PARIS — Rather than playing to the trends, some designers stick to their guns by carving out a niche and sticking to it — with variations, of course. It’s all the better, of course, if your own ideas happen to synchronize with what’s of-the-moment. And that’s what happened to Veronique Leroy, who’s been doing Eighties looks longer than just about anyone else. So when she went back to her roots — after several seasons of a more commercial focus — it was a natural move that she carried off with verve. Her shapes were wearable, sporty, sexy and fun. There were high-waisted pants, cinched with buckles and paired with oversized, slouch-shouldered jackets. Zippers showed up everywhere, looking great on military khaki canvas pants and big jackets, while floating, diaphanous tops were worn with leather HotPants. She also whipped up bad-girl accessories such as leather razor-blade belts and brooches, and her zigzag-print terrycloth knitwear and swimwear were mischievously playful, as were the floral-patterned terrycloth dresses.
AF Vandevorst, the Antwerp, Belgium-based husband-wife team of An Vandevorst and Filip Arickx, have a clear idea of where they’re taking their label. They have several favorite ongoing themes, including those distinctive structured bustiers and some softer lingerie leitmotifs. And their spring collection used them to strong effect. One of their notions: transforming nylon stockings into clothes. Reworked stockings were used as detachable sleeves on sheer skin-toned tops and also became the borders of knee-length slip skirts. Pleated silk skirts were given structure with girdle belts or featured leather attachments at the side. One of the most interesting pieces was a skirt in contrasting fabrics, with a hook-and-eye closure at the side. And there were bustiers, of course, often open in back and fastened with orthopedic-style straps. The only pants shown, however, were jeans with rivets snaking up the sides.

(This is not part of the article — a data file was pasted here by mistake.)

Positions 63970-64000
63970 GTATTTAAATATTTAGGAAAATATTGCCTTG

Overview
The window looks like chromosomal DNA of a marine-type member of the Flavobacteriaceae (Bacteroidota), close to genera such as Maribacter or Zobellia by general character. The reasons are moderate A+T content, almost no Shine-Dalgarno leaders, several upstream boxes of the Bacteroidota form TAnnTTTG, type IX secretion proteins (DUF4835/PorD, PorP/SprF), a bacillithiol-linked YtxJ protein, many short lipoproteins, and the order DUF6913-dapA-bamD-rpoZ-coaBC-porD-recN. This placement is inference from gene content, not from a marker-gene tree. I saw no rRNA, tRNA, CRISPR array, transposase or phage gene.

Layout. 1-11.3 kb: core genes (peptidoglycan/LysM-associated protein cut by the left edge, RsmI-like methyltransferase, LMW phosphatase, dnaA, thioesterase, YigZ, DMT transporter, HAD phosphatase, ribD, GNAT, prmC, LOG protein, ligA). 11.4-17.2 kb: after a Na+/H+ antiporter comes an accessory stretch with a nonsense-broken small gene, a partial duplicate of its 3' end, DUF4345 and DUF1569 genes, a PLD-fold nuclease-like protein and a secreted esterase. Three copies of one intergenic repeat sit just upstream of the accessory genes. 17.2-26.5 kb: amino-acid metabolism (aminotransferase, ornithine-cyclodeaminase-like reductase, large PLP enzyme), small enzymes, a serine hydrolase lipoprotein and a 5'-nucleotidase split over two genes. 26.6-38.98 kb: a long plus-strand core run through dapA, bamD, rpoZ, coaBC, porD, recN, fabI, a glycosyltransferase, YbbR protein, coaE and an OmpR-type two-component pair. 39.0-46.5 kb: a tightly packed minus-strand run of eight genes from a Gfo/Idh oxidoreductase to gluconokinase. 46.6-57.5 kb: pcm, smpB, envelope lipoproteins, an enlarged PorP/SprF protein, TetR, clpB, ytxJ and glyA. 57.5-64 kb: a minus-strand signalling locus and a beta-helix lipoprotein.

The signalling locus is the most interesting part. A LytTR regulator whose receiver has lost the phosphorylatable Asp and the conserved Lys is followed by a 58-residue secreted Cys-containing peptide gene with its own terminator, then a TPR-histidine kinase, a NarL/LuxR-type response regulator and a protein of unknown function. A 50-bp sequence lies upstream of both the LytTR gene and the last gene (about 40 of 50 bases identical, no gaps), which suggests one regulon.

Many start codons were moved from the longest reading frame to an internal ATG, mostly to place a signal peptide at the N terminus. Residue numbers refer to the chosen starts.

Blondie was on the soundtrack, but otherwise Andrew Gn interpreted the Eighties in the most subtle ways, channeling it into the modern, luxurious sportswear that has become his signature. His leather-trimmed jersey polos and scalloped skirts embroidered with a wave-print had the retailers smiling. And they showed up in force: Barneys, Bergdorf Goodman, Neiman Marcus, Colette and Kirna Zabete among them. Gn gave a nod to the trends — military, optic prints and jersey — but kept them sophisticated and chic. Standout looks included a silk halter dress with three-dimensional feather embroidery and a leather-trimmed white silk gown embroidered in black jet beads and clear sequins.
Meanwhile, Jean Colonna showed a collection with a healthy dose of his rock attitude. But T-shirts with a punk collage a la the Sex Pistols, covered with shiny appliques a la the trimming district, do not a collection make. Not even if they’re done up in chiffon, too. On the other hand, Colonna’s distressed Liberty prints, used for pleated skirts or a boyish suit, were just as fun and twice as original.

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